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<nettime-ann> Call for Entries: Gameplay: Video Games in Contemprary Art
Mason Dixon on Tue, 24 Apr 2007 17:45:45 +0200 (CEST)


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<nettime-ann> Call for Entries: Gameplay: Video Games in Contemprary Art Practice -- Chicago


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Call for submissions: Gameplay: Video Games in Contemporary Art Practice


At once, the word video game is associated with both interactivity and seclusion. Through the agency of the internet, online gaming has become a participatory source of virtual interaction with online communities of gamers. However, video games can also be considered a solitary retreat into a virtual utopia—lands in which the empowered user can manipulate, destroy, and engender. Historically, ideas of games and play are inextricably bound up with pleasure, desire, and a retreat into the self via intense absorption. This withdrawl into the self, however, is connected to outside relations, as it is an ultimate yearning for exterior engagement.

The word “gameplay” refers to the creative, resistant, or artful manipulation of video games by users. It can be said that “gameplay” relates not only to the strategic, but also emotional framework of play, as it is a unique reflection the individual’s meaningful bond to the game itself. According to Sid Meier, a world-renowned designer, a game is a “series of interesting choices.” If art can also be considered a “series of interesting choices,” what happens when the realms of art and video game intersect?


Around the Coyote is seeking submissions for our July 2007 group show, Gameplay: Video Games in Contemporary Art Practice. For Gameplay, we are looking for artists who use video games in a myriad of ways: Do you use video games or its software to explore your own identity or place in this world? Do you use it politically, as a site of resistance? Do you use it as a tool for interactivity or collaboration with other artists or subjects? Do you see virtual worlds as a site of meaning? Does your video game work result in art objects such as photographs, installations or performances?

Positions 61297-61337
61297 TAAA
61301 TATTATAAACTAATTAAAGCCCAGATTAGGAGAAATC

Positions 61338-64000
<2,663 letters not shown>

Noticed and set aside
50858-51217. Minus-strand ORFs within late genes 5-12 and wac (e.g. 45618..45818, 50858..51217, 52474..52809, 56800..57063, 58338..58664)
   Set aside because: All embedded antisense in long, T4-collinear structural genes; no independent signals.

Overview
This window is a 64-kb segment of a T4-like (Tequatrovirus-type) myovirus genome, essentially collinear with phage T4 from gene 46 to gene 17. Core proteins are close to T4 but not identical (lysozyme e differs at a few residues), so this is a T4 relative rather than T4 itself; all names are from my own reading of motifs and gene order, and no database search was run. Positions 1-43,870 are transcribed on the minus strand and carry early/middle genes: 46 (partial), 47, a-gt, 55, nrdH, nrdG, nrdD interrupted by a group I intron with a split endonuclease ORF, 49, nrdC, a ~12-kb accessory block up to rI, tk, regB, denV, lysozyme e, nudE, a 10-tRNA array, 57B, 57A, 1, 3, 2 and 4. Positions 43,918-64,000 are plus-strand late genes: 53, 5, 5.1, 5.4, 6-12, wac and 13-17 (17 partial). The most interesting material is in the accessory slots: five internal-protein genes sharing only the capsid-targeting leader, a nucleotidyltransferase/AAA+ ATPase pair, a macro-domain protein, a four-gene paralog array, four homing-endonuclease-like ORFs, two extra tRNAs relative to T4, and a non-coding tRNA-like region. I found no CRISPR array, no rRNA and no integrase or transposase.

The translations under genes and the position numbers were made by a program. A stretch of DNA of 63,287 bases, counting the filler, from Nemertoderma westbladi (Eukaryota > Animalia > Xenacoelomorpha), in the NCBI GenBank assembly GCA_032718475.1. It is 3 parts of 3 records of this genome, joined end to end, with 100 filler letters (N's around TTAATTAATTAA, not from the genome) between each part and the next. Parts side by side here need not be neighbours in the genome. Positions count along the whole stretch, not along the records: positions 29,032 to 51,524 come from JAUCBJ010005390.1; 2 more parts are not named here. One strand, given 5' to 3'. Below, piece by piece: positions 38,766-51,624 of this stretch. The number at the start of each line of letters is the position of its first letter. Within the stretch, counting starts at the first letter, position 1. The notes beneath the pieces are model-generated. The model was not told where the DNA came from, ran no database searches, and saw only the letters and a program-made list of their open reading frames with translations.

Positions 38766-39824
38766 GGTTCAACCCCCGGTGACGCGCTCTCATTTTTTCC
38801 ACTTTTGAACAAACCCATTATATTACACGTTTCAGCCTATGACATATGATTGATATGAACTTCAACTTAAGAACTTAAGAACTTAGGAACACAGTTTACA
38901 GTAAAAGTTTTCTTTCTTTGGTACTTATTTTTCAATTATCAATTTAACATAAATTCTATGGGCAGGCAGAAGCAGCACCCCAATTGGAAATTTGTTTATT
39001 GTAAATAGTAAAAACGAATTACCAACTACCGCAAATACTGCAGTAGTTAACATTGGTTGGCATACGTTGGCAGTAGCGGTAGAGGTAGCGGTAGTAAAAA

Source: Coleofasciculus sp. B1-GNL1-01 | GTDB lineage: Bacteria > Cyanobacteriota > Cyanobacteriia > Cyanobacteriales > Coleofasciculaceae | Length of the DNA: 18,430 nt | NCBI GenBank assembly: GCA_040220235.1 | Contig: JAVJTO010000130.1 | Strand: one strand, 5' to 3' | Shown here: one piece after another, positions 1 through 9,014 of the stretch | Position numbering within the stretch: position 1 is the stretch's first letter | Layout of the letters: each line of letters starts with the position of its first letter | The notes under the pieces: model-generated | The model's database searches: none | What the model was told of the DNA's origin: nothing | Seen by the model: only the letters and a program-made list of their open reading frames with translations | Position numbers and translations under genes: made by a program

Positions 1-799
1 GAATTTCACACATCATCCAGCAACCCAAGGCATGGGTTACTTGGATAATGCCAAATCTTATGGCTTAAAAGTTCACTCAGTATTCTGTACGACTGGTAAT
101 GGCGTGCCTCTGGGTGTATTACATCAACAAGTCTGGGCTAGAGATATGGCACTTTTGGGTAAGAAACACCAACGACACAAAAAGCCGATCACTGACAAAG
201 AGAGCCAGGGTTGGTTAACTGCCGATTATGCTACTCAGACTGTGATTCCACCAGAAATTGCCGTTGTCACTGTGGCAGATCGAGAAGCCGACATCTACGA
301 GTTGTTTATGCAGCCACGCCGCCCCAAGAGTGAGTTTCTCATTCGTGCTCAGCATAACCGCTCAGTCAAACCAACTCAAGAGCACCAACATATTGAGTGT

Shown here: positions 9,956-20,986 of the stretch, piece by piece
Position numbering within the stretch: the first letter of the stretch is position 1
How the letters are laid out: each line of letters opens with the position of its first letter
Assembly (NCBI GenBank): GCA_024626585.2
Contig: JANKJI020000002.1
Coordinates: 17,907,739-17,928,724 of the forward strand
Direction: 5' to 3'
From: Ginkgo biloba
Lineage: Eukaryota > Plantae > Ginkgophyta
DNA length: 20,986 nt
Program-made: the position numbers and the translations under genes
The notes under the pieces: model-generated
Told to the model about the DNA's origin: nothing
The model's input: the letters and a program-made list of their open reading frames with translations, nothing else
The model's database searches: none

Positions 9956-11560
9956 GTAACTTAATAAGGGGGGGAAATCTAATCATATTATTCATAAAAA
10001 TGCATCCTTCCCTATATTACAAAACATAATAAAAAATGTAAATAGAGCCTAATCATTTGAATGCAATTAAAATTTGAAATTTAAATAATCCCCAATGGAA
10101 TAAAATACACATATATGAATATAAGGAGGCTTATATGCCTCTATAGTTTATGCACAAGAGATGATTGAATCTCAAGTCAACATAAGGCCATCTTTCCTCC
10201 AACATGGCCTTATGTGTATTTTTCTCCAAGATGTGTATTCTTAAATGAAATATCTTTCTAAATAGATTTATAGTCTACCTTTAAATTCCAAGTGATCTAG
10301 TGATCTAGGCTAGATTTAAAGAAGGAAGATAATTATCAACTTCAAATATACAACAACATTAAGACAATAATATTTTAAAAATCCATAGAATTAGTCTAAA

If your practice is related to video games, and you would like to be considered for Gameplay: Video Games in Contemporary Art Practice, please apply in accordance with the following application procedures. For questions, please contact jessica {AT} aroundthecoyote.org.


Deadline and Application procedure:

If would like to be considered for this exhibition, please submit the following to the Around the Coyote Gallery no later than May 5, 2007 at 6pm.

1. Digital documentation of each submitted piece - artists can submit a maximum of six images on CD. All submitted images must be of work that is available for sale and exhibition from July 6 through July 28, 2007.
2. An image list with your name, title of each piece, year it was made, media, dimensions and price (in US currency). Keep in mind that Around the Coyote takes 35% of all sales when submitting your pricing information.
3. Artist’s Statement
4. Artist’s Bio/C.V.
5. One paragraph description about each submitted piece and/or a short description that applies to all submitted work (if not covered in your artist statement).

Submission materials will not be returned. Slides are not accepted.

Send Application Materials:
Around the Coyote
1935 ½ West North Ave.
Chicago, IL 60622
Attn: Gameplay

For submission questions please contact Jessica Cochran: jessica {AT} aroundthecoyote.org


About Around the Coyote: Around the Coyote is one of Chicago’s most active and dynamic non profit arts organizations. Located in Wicker Park, ATC supports, promotes and makes accessible Chicago's multidisciplinary arts community. Our activities enhance public discourse and provide creative outlets for emerging artists. Year-round programming includes multi-media arts festivals featuring visual art, theater, dance, film, music, video and poetry in the winter and fall; art exhibitions in the Around the Coyote gallery; an artist-in-residence program; membership opportunities for artists and art aficionados; educational outreach for all ages through multi-media art workshops, lectures, collaborations with local schools and agencies, and career development workshops for artists. This programming is partially supported by a grant from the Illinois Arts Council, a state agency, and the CityArts Program 2 grant from the City of Chicago Department of Cultural Affairs.



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